Looking into the future, Mexico's automotive industry is poised to grow even larger. OEMs, like Tesla and Foxconn, are considering establishing assembly facilities in Mexico for electronic vehicles (EVs). 

Map of Automotive OEM Assembly Plants in Mexico 

(Click here to download a map of automotive factories in Mexico)

Map of Automotive Assembly Plans in Mexico - Tetakawi Shelter Services for Automotive Manufacturing in Mexico

Why are auto manufacturers and their suppliers moving to Mexico? 

There are many reasons most of the world’s leading automotive OEMs want their cars assembled in Mexico. A few of those reasons include the following:

  • Labor: Mexico has long been known as a source of highly skilled labor at wages that are highly completive compared to other low-cost manufacturing countries. However, Mexico also offers demographic stability that has become increasingly important to countries experiencing manufacturing labor shortages.
  • Location. Mexico’s proximity to the world’s largest vehicle importer (The United States) only adds to its appeal as a manufacturing location.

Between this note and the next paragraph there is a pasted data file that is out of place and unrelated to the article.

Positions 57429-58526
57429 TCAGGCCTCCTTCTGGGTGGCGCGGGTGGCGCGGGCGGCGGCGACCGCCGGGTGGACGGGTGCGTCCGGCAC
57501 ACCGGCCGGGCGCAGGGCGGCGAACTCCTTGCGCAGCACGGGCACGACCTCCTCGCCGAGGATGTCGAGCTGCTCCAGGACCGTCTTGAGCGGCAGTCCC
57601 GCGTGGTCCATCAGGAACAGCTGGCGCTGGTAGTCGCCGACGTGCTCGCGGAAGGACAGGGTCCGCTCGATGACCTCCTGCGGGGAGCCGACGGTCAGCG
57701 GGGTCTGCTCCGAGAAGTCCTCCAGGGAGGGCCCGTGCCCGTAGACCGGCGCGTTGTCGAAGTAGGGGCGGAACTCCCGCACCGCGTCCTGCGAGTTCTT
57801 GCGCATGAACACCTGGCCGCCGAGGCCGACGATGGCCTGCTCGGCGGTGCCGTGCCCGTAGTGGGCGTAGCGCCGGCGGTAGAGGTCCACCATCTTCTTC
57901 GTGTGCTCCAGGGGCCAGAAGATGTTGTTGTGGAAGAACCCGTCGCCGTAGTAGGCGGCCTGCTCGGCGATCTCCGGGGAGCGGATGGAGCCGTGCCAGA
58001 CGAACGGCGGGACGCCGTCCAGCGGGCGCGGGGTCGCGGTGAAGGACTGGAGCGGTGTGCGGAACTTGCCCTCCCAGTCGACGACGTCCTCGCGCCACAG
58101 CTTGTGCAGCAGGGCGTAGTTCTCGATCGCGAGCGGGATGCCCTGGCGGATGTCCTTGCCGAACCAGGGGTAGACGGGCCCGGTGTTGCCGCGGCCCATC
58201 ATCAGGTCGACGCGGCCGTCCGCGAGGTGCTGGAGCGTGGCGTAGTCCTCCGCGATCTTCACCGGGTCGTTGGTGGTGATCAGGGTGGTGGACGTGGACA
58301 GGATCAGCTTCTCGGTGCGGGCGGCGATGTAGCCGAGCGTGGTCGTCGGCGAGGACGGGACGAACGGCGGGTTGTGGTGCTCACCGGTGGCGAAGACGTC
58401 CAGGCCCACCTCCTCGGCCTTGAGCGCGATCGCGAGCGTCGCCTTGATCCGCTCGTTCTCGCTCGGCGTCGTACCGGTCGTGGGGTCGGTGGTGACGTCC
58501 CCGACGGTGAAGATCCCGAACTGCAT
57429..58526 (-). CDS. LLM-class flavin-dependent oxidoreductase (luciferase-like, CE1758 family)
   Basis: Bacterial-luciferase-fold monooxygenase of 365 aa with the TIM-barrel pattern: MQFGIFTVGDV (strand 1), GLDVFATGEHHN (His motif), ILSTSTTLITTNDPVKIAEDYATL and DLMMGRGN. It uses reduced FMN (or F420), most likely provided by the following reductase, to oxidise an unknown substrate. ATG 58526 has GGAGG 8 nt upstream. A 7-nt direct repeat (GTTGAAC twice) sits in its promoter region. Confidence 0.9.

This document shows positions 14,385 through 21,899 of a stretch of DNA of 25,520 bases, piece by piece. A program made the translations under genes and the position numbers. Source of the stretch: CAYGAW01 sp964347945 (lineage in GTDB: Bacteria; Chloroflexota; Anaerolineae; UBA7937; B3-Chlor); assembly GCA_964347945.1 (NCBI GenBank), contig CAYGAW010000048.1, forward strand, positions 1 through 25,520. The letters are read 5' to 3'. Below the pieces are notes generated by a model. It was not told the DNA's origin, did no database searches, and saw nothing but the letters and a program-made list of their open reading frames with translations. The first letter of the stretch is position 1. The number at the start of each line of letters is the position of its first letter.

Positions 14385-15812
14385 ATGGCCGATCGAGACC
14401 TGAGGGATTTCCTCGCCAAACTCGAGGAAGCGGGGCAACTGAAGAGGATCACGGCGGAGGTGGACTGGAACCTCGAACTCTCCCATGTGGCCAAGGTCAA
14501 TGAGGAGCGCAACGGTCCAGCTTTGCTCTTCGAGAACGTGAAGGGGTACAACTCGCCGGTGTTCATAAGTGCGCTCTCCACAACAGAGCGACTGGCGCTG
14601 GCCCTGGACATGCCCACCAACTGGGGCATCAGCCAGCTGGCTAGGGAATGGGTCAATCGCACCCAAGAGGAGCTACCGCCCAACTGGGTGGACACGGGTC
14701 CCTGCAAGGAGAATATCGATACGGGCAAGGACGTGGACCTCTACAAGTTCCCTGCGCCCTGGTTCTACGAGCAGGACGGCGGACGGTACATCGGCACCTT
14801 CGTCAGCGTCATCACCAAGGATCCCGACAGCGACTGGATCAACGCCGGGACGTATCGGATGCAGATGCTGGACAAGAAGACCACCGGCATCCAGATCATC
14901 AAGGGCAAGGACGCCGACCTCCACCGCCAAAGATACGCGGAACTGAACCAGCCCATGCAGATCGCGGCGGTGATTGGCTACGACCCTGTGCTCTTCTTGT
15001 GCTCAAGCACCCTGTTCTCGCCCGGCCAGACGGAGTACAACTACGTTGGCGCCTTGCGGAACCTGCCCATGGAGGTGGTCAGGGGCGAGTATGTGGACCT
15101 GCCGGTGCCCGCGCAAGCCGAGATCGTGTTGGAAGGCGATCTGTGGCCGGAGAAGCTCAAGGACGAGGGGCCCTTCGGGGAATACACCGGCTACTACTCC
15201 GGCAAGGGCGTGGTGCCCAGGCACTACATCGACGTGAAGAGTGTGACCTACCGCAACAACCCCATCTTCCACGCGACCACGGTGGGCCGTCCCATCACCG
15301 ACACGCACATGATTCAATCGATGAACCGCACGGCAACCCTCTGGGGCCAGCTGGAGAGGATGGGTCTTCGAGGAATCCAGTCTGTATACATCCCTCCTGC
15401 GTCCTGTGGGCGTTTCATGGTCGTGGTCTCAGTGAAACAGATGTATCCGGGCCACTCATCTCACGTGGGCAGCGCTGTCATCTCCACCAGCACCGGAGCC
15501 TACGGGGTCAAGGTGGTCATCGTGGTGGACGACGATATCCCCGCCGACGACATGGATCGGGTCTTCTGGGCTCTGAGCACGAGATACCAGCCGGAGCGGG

• Free trade incentives. With the USMCA free trade agreement, auto manufacturers that want to import into the United States and benefit from duty-free incentives must have 75% of their auto content made in North America  Combined with Mexico’s global network of free trade agreements, manufacturers from around the world have an opportunity to reduce their export costs with a factory in Mexico.
  • Robust supplier network. After more than a century of supporting automotive manufacturing, Mexico has attracted hundreds of Tier 1, 2, and 3 suppliers. Over time, automotive clusters have grown up throughout the country as a way to more effectively support local manufacturers through economies of scale. Additional resources, including automotive manufacturing training institutions, likewise have emerged to strengthen support for this sector.

Where are cars made in Mexico? 

The vast majority of the Mexico Automotive Industry is located within one of the many economic clusters spread across the country. These clusters bring together industry supply chains and boost manufacturing efficiency through collaboration. Through the National Automotive Clusters Network11 of these industrial clusters share best practices that can be passed onto their regional members. The national network encompasses more than 600 automotive companies in Mexico.